The past generation has seen profound advances in the treatment of depression including the development of medications that are easier to use safely and effectively than classical tricyclic antidepressants, and of manual-driven psychotherapies that can be delivered reliably and effectively to a broad spectrum of patients. Research has led to an extensive body of knowledge that, in turn, has led to evidence-based recommendations. These include the USPSTF’s recommendations for screening for depression, and the AHCPR’s guidelines for the primary care treatment of major depression. These advances have raised the promise for integrating the treatment of depression with primary medical care, and for the delivery of population-based care. However, in spite of intensive efforts, this promise has not been realized. Mental disorders including depression remain stigmatized, and patients are often reluctant to engage in mental health care. Even though providers’ knowledge about depression and its treatment have increased dramatically, barriers such as the time demands for attending to depression in the face of multiple competing tasks and the differences in the cultures that underlie treatment for medical and mental health disorders remain.
This is a planning grant designed to support the development of a VISN-wide proposal for a program of dissemination and research activities whose goal is the implementation of USPSTF recommendations for screening for depression in primary care, and AHCPR guidelines for the treatment of major depression. VISN 4 and its MIRECC propose a program of intervention and dissemination research supporting implementation of USPSTF recommendations for screening and AHCPR guidelines for treatment of depression in primary care. We will be proposing two components of dissemination activities: a general component that will include academic detailing and other educational initiatives, tools for providers and patients including those developed by TIDES, empowerment of local champions, and feedback to both providers and facilities; and a specific component designed to support diffusion of a clinical innovation, a Behavioral Health Laboratory (BHL).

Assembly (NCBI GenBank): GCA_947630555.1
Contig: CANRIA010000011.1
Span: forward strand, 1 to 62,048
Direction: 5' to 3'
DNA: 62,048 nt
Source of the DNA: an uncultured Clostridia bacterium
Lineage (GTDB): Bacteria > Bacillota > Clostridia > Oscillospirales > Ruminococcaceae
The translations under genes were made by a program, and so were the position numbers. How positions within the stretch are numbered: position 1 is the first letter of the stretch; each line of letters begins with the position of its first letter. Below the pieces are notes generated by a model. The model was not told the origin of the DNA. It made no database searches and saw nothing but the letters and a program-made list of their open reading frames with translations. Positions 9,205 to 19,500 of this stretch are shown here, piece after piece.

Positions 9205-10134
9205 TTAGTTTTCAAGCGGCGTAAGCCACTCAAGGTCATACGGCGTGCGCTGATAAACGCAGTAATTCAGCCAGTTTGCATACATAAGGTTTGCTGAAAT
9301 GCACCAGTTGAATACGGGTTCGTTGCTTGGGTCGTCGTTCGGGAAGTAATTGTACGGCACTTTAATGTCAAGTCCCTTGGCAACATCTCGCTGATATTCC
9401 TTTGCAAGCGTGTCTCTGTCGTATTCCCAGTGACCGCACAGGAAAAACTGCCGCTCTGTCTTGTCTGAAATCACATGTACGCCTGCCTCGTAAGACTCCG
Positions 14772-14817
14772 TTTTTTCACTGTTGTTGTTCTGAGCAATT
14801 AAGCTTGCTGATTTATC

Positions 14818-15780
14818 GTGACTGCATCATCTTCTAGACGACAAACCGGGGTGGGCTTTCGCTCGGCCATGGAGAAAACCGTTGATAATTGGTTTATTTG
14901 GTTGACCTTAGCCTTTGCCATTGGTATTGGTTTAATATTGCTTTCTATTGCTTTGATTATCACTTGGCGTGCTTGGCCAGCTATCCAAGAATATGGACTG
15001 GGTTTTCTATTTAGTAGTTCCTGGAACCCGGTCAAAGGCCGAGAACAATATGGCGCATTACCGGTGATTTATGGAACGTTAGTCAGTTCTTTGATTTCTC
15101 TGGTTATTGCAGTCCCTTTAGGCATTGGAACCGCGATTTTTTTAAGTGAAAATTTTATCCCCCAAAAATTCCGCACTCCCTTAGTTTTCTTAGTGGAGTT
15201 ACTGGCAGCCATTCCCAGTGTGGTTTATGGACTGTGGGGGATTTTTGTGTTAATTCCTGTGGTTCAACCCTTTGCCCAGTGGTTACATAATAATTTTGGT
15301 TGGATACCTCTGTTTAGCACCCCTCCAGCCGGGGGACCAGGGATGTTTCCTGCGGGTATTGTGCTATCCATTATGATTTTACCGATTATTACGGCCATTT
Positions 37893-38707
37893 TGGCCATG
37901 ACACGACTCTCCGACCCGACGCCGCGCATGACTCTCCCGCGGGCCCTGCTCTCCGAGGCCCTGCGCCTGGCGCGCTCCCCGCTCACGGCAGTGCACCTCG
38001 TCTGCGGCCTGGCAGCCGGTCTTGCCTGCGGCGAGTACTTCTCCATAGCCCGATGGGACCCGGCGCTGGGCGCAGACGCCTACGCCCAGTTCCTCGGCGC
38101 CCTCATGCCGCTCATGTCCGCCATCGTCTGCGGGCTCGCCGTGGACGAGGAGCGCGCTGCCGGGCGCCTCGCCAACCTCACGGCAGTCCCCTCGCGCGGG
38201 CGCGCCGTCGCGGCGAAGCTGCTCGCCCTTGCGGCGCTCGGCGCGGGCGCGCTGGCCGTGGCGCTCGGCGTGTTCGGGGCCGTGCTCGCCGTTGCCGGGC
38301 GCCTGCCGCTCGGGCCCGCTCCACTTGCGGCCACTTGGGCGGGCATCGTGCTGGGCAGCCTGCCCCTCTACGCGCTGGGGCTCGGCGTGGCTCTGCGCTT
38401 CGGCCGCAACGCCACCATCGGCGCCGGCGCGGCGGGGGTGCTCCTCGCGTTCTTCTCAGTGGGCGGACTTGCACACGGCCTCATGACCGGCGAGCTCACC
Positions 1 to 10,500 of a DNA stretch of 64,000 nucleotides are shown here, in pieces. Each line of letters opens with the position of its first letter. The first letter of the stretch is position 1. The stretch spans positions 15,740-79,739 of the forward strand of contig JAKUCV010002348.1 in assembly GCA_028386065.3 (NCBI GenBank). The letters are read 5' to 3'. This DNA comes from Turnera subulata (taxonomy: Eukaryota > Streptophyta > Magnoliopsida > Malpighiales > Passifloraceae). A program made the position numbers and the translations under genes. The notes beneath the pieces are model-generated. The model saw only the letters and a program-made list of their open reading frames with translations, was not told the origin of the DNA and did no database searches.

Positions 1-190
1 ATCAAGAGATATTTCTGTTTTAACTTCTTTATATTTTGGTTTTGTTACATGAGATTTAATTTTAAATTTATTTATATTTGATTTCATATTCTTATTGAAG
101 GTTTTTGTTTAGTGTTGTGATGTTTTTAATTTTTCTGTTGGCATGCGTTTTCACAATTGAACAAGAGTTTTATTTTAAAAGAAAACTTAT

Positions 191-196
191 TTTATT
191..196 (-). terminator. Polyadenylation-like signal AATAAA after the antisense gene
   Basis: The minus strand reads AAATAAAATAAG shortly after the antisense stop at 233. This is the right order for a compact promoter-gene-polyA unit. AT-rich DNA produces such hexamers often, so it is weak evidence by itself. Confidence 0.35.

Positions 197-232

The BHL is designed to function in a manner similar to other more traditional clinical laboratories by offering modular patient assessments. It also offers informatic, and decision-support services that can be tailored to meet local needs. It is high in relative advantage compared to other strategies, compatible with the culture of primary care and the needs of potential adopters, reinventable in response to observed difficulties in uptake or outcomes, trialable and observable, as well as low in complexity for adopters. It is configured to include services that parallel telephone disease management, an intervention of known efficacy.
Work during the planning period has been devoted to developing the BHL, including reprogramming it to allow scalability and testing modules for the downstream components of care as well as for initial evaluations, testing its acceptability to both providers and patients, and evaluating the feasibility of providing services at multiple medical centers. Other components of the planning process have included extensive interactions with Network leadership including the Chief Medical Officer (and co-PI of this project) and those responsible for Behavioral Health, Primary Care, Care Coordination, and IRM. Finally, another component of planning is involving statistical consultation on methods for evaluating dissemination and implementation activities.
Emerging findings strongly support the acceptability and value of the BHL as an innovative component of care. Ongoing planning activities confirm the enthusiasm of the VISN leadership for USPSTF/AHCPR implementation as a vehicle for improving the care of veterans with depression.
Not yet established.
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